You might not have known this, but my father spoke Spanish fluently. This was always surprising to people when I was growing up, like when he’d go to Taqueria San Jose in San Francisco to order our favorite steak tacos. He’d walk up to the counter, pause for a second, and then unleash his order in rapid-fire Spanish, leaving the workers’ jaws agape.
I tell this story by way of context. As a Spanish speaker, he loved the work of Spanish writers including the Chilean poet Pablo Neruda. And in this moment of great loss, I want to share with you one of Neruda’s most beautiful poems about life:
at the center
of my life,
waves like grapes,
the sky’s solitude,
you fill me
the complete sea,
the undiminished sky,
sea foam’s white
the orange earth,
gifts and talents,
birds soaring into their dreams,
and the sea, the sea,
chorus of rich, resonant salt,
touch the water,
we touch the sea,
And the waves tell the firm coast:
“Everything will be fulfilled.”
Yes, everything was fulfilled. My father lived a life full of adventure, love — and yes, also loss and sadness. But he lived a full, remarkable life.
My father was born on December 10, 1939 in Yusan City. He graduated from Iri Namsung High School and then served in the Korean Army. In 1964, he graduated from Hankuk University of Foreign Studies in Seoul.
On May 5, 1965, Dad married my mom. They were almost immediately separated though, as Dad set sail for San Francisco, CA on the S.S. Dong Hae on August 5, 1965.
With just a few dollars in his pocket upon landing in San Francisco, he found work as a waiter in an Italian restaurant to pay for his education. Dad and Mom eventually reunited in San Francisco in 1967; their first child, my big brother Peter, was born in 1969. Dad worked his way through school and graduated from the University of San Francisco in 1970. I came along in 1971.
In the 1970s and 1980s, Dad built his career as a journalist and photographer for the Korea Times, where he eventually became Editor-in-Chief. He loved being on the scene when big news was breaking — he had a special press pass that let him get into City Hall, fires and crime scenes. He got to interview San Francisco Mayors George Moscone and Dianne Feinstein, and anchored the Korean-language evening news on San Francisco’s Channel 26. For many, he was THE voice of the Korean American community in San Francisco. Dad also had a career detour for several years in the 1980s curating the 5,000 Years of Korean Art exhibition in both San Francisco and Seattle.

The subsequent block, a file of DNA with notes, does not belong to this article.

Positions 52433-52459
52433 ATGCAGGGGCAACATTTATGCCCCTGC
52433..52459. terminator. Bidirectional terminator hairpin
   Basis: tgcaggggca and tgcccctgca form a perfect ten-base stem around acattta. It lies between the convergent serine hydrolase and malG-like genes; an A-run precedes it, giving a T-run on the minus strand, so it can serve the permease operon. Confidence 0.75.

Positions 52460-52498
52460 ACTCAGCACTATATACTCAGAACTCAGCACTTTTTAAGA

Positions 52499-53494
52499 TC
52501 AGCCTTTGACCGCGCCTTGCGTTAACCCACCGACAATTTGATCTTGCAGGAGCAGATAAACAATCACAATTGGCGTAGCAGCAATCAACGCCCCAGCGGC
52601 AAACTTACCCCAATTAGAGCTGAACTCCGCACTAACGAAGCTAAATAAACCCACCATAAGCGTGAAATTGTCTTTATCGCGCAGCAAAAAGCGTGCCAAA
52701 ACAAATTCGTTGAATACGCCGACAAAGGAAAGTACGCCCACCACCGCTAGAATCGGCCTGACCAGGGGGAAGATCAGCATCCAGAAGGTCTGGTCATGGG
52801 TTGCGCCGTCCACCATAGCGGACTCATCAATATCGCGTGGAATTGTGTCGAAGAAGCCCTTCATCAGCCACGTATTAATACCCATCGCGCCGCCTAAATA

In the late 1980s and early 1990’s, Dad achieved a long-held dream of publishing two books — one a collection of his editorial essays from the Korea Times, the other, a Korean language novel entitled America Coup D’etat. He spent hours and hours every evening for months writing America Coup D’etat in longhand on legal-sized yellow pads — so much writing that he had to wear a splint on his wrist to ease the pain. The plot of America Coup D’etat involved a rogue U.S. military general taking over Alcatraz Island to launch an attack on the American government . . . . interestingly foreshadowing the plot of the Nicolas Cage/Sean Connery film The Rock, which was released five years later in 1996.
In 1995, Dad suffered a massive stroke that took away much of his ability to speak and understand language, and left him partially paralyzed. Despite his disability, he lived a fulfilling life for another 22 years with his family, children and grandchildren. But when he was ready to leave this earth, he turned on his inimitable steel will and made his way back to God. He would not be denied.
On that note, I’ll leave you with one more poem from Neruda.
Already, you are mine. Rest with your dream inside my dream.
Love, grief, labour, must sleep now.
Night revolves on invisible wheels
and joined to me you are pure as sleeping amber.
No one else will sleep with my dream, love.
You will go, we will go, joined by the waters of time.
No other one will travel the shadows with me,
only you, eternal nature, eternal sun, eternal moon.
Already your hands have opened their delicate fists
and let fall, without direction, their gentle signs,
your eyes enclosing themselves like two grey wings,
while I follow the waters you bring that take me onwards:
night, Earth, winds weave their fate, and already,
not only am I not without you, I alone am your dream.